"People who spend their whole life travelling abroad end up having plenty of places where they can find hospitality but no real friendships. The same must needs be the case with people who never set about acquiring an intimate acquaintanceship with any one great writer, but skip from one to another, paying flying visits to them all.
"Food that is vomited up as soon as it is eaten is not assimilated into the body and does not do one any good; nothing hinders a cure so much as frequent changes of treatment; a wound will not heal over if it is being made the subject of experiments with different ointments; a plant which is frequently moved never grows strong. Nothing is so useful that it can be of any service in the mere passing. A multitude of books only gets in one’s way. So if you are unable to read all the books in your possession, you have enough when you have all the books you are able to read. And if you say, ‘But I feel like opening different books at different times’, my answer will be this: tasting one dish after another is the sign of a fussy stomach, and where the foods are dissimilar and diverse in range they lead to contamination of the system, not nutrition. So always read well-tried authors, and if at any moment you find yourself wanting a change from a particular author, go back to ones you have read before." — From Letters from a Stoic: Moral Letters to Lucilius by Lucius Annaeus Seneca.
III. Naval Ravikant on The Paradox of Desire: Navigating Youth, Health, and the Pursuit of Happiness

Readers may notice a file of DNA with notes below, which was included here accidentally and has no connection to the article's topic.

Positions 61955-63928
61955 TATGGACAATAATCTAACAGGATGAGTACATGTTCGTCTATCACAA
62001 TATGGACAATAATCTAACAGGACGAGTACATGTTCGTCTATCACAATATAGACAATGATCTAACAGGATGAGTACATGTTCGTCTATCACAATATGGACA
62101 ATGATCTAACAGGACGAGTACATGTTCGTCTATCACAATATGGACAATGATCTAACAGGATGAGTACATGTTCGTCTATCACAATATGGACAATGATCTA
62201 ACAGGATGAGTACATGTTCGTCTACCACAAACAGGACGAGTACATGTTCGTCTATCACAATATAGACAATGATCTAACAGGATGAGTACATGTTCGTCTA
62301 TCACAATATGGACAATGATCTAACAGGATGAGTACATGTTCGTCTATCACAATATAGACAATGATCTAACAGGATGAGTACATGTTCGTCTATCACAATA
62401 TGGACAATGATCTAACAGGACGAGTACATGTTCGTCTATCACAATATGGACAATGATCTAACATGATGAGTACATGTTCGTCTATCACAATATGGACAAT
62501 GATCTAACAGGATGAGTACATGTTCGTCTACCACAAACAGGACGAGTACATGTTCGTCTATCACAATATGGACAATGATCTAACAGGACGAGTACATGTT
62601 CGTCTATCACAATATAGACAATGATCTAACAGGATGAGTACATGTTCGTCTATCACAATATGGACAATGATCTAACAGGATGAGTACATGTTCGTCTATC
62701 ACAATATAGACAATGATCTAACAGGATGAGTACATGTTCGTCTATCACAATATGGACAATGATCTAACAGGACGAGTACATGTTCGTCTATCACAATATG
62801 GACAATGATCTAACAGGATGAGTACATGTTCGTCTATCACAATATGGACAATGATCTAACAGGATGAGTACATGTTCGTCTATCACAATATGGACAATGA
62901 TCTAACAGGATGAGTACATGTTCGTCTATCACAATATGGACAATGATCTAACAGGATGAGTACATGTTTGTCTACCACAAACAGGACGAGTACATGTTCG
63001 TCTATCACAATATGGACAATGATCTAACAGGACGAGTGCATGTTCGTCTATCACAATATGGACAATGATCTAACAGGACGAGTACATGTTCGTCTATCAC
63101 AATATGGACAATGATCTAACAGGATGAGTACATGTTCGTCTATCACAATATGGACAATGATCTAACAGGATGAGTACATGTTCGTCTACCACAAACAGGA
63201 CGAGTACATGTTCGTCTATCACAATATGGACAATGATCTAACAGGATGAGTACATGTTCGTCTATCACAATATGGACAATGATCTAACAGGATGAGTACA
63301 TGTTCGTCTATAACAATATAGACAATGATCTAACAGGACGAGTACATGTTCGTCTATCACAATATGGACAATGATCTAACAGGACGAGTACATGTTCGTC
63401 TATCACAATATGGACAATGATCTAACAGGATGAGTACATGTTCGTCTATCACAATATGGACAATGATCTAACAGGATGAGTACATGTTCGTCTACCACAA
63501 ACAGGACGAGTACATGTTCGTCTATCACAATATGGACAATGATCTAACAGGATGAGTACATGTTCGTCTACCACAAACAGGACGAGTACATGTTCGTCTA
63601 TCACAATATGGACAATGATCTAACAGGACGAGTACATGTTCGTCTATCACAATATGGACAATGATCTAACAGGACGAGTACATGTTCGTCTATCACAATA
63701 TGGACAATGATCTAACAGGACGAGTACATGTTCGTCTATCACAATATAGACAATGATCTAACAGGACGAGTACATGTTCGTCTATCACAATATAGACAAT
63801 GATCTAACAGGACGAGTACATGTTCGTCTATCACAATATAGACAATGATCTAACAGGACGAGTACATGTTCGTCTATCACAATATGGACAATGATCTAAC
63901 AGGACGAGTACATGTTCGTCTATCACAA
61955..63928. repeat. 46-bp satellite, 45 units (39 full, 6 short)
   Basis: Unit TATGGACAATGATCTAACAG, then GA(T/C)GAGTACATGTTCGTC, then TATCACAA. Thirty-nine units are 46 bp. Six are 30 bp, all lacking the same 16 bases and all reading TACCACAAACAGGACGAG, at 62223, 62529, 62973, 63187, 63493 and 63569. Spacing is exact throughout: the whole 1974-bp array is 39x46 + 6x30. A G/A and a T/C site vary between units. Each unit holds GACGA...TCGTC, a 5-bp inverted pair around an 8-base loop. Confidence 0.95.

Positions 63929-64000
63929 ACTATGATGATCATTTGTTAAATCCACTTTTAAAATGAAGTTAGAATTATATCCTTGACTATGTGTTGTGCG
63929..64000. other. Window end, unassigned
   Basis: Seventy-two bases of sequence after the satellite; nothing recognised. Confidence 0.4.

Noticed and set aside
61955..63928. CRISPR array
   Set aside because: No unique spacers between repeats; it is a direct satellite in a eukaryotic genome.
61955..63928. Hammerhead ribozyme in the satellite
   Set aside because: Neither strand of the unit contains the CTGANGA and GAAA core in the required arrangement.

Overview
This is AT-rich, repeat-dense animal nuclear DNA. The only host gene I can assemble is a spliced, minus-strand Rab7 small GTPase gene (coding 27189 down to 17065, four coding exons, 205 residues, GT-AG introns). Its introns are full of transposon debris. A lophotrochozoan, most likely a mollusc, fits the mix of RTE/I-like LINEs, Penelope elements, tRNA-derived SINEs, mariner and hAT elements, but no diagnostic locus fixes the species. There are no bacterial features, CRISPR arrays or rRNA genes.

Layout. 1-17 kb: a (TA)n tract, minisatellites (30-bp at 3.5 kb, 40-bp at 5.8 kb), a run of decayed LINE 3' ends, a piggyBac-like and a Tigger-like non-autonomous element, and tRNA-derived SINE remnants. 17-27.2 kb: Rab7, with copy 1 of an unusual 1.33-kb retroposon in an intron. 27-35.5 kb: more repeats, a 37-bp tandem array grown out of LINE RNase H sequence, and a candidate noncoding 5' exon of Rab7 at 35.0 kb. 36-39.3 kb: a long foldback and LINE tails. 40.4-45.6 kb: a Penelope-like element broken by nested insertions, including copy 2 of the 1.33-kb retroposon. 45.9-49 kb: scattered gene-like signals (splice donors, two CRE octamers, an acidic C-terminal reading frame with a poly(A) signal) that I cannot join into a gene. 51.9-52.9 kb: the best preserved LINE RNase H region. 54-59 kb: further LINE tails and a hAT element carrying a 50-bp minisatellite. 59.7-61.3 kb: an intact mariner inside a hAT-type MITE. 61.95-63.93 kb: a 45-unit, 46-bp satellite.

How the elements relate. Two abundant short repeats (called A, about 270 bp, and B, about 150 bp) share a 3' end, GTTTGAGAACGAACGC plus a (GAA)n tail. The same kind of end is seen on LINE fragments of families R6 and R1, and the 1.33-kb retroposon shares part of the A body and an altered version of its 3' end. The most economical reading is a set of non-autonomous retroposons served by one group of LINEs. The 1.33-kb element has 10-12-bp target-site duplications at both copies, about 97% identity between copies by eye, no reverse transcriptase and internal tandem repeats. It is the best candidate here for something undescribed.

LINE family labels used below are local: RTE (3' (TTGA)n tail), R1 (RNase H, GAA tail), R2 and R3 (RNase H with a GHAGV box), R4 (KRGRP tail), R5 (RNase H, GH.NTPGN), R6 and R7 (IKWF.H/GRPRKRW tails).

"I think the most common mistake for humanity is believing you’re going to be made happy because of some external circumstance. I know that’s not original. That’s not new. It’s fundamental Buddhist wisdom—I’m not taking credit for it. I think I really just recognize it on a fundamental level, including in myself. We bought a new car. Now, I’m waiting for the new car to arrive. Of course, every night, I’m on the forums reading about the car. Why? It’s a silly object. It’s a silly car. It’s not going to change my life much or at all. I know the instant the car arrives I won’t care about it anymore. The thing is, I’m addicted to the desiring. I’m addicted to the idea of this external thing bringing me some kind of happiness and joy, and this is completely delusional. Looking outside yourself for anything is the fundamental delusion. Not to say you shouldn’t do things on the outside. You absolutely should. You’re a living creature. There are things you do. You locally reverse entropy. That’s why you’re here. You’re meant to do something. You’re not just meant to lie there in the sand and meditate all day long. You should self-actualize. You should do what you are meant to do. The idea you’re going to change something in the outside world, and that is going to bring you the peace, everlasting joy, and happiness you deserve, is a fundamental delusion we all suffer from, including me. The mistake over and over and over is to say, 'Oh, I’ll be happy when I get that thing,' whatever it is. That is the fundamental mistake we all make, 24/7, all day long.
"The fundamental delusion: There is something out there that will make me happy and fulfilled forever. Desire is a contract you make with yourself to be unhappy until you get what you want. I don’t think most of us realize that’s what it is. I think we go about desiring things all day long and then wonder why we’re unhappy. I like to stay aware of it, because then I can choose my desires very carefully. I try not to have more than one big desire in my life at any given time, and I also recognize it as the axis of my suffering. I realize the area where I’ve chosen to be unhappy.” — From The Almanack of Naval Ravikant: A Guide to Wealth and Happiness by Eric Jorgenson.
Quotes to Ponder
I. Bertrand Russel on the modern dilemma:
"The fundamental cause of the trouble is that in the modern world the stupid are cocksure while the intelligent are full of doubt.”
II. Charlie Munger on avoiding mistakes over pursuing brilliance:
"People are trying to be smart—all I am trying to do is not to be idiotic, but it’s harder than most people think.”
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Thank you for reading,